Wives were imprisoned physically as well as mentally. If they chose to leave, they could be turned into a martha or a handmaid. They could even be forced to undergo a correction or sent to the colonies. In some cases, they were executed.

They were slaves in the modern sense, and they weren't allowed to choose their masters. 

Marriages were based on politics. It wasn't uncommon to see 12-year-olds matched with commanders who had spent decades in the system rising in rank. They could easily be 50, 60, or 70 years old, and more often than not, they were pious men who had convinced the public that they were worthy of their rank. 

Men like that, who had been raised to believe that sex was wrong, had voracious sexual appetites. They needed to partake of the forbidden fruit as often as they could. They were also ruthless enough to survive Gilead's predatory hierarchy, where power games, blackmailing, and boardroom chess were common. 

Men like that tended to subscribe to a more conservative, misogynistic version of Gilead's belief system. They often managed their women with a firm hand, like a pitbull that needed to be toughened up and shown who was boss. 

They tended to be hypocritical. The early commanders would frequent Jezebels. Later commanders were more careful, but their libidos were just as strong. They preferred to force themselves on the women at home. 

We aren't sure if physical abuse was standard or a part of Gilead law, but there are many instances of abuse in the series. The men certainly had no qualms about hurting their wives, and many of them did believe that women had to be kept on a short leash.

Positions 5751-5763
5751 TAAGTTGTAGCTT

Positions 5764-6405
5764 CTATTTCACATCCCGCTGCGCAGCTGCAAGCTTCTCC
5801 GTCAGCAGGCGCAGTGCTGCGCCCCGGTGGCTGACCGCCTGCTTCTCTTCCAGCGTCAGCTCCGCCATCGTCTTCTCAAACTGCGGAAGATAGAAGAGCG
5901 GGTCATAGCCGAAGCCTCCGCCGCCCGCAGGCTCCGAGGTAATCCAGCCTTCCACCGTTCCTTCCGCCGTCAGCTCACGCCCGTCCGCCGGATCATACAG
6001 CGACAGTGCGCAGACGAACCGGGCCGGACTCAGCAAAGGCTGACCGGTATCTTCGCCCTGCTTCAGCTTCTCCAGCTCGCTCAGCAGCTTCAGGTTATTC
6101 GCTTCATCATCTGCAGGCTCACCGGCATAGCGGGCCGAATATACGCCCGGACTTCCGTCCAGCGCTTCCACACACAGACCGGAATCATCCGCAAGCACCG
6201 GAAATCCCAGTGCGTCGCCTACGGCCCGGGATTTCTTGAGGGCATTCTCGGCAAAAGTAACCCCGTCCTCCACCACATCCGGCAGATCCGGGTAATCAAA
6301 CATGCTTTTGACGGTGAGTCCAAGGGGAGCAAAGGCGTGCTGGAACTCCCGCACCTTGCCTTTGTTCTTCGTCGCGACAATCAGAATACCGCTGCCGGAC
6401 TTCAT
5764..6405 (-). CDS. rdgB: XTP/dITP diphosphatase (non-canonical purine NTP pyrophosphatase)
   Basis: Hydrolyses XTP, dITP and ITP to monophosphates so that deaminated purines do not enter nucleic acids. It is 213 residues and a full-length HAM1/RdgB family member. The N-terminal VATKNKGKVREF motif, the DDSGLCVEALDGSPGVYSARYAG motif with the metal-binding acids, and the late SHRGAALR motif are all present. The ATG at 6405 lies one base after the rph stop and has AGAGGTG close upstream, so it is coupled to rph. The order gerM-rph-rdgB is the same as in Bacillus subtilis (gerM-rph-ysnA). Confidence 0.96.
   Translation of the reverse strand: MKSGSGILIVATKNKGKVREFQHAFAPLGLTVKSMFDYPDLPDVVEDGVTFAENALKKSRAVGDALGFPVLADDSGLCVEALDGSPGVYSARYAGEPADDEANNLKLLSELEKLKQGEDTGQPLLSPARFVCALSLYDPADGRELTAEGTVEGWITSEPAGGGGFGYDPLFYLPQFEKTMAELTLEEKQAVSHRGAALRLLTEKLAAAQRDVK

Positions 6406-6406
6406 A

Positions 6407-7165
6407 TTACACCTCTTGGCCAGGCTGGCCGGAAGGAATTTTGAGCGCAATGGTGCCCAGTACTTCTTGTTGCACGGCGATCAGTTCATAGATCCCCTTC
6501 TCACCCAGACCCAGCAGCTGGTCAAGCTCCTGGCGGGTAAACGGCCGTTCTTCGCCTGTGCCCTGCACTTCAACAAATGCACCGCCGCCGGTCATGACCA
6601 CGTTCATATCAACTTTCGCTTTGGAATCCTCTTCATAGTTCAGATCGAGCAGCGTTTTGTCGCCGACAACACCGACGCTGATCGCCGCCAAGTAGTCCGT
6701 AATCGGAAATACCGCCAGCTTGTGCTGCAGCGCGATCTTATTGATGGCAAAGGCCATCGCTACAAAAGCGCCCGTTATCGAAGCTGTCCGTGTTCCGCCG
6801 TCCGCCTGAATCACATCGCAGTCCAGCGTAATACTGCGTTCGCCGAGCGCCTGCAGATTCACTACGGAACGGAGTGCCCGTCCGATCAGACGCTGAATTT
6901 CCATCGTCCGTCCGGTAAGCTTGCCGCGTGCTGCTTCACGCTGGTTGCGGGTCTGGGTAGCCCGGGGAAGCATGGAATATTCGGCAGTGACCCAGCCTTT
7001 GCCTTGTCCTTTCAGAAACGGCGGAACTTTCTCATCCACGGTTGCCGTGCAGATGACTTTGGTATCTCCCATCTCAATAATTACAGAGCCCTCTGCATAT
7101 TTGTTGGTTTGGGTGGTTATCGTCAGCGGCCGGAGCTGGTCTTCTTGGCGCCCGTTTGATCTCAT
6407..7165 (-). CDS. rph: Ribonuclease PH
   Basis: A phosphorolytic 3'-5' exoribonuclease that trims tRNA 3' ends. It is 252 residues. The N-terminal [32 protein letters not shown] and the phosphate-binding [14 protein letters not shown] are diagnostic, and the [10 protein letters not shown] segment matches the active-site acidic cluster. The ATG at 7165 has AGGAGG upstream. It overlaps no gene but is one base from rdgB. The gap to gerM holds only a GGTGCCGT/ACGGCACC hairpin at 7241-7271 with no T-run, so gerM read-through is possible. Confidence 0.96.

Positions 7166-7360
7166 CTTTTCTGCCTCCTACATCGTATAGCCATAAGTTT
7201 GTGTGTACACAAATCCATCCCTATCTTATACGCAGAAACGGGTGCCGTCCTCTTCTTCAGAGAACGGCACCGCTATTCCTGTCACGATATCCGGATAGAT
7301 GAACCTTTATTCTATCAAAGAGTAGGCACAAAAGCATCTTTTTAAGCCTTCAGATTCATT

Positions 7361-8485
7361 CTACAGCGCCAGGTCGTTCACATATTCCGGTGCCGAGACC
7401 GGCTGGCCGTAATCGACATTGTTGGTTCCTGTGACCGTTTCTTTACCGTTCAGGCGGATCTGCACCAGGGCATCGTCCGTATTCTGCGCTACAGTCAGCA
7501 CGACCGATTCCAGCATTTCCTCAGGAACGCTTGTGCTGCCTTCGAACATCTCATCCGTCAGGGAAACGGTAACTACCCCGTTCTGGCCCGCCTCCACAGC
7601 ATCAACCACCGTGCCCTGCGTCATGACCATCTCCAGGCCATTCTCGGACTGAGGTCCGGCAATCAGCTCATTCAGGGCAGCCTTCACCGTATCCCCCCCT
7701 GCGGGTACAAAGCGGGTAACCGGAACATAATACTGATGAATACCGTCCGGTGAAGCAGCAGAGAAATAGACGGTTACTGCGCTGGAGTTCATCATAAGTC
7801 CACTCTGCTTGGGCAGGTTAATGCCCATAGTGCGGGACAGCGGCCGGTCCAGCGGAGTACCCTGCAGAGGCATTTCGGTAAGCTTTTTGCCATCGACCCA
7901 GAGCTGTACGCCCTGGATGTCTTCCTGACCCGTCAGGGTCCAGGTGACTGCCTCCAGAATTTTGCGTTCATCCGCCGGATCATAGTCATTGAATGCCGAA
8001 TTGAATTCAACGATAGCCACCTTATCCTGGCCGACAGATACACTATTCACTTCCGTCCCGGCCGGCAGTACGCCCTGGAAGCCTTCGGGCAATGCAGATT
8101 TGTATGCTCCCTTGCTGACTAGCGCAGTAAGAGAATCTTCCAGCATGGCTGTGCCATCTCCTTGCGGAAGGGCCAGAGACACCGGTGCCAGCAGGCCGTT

They would likely cane and whip them, perhaps without provocation to dull their rebellious instincts. In all likelihood, they wouldn't face any consequences for this. Commanders were powerful men, and while they were held accountable for many of their crimes, women seemed to have had their rights robbed from them. 

A guardian or an eye could be brought into the home if the wife was found sleeping with another man, but we have seen no examples of them rescuing a wife who was beaten or injured. Women were protected against murder, but a man in a powerful position could find ways of covering that up as well. 

WIves lived a horrific existence, and for the most part, there was no escape. They simply had to hope that they would outlive their husbands and be placed into a better home. That was their only chance of happiness.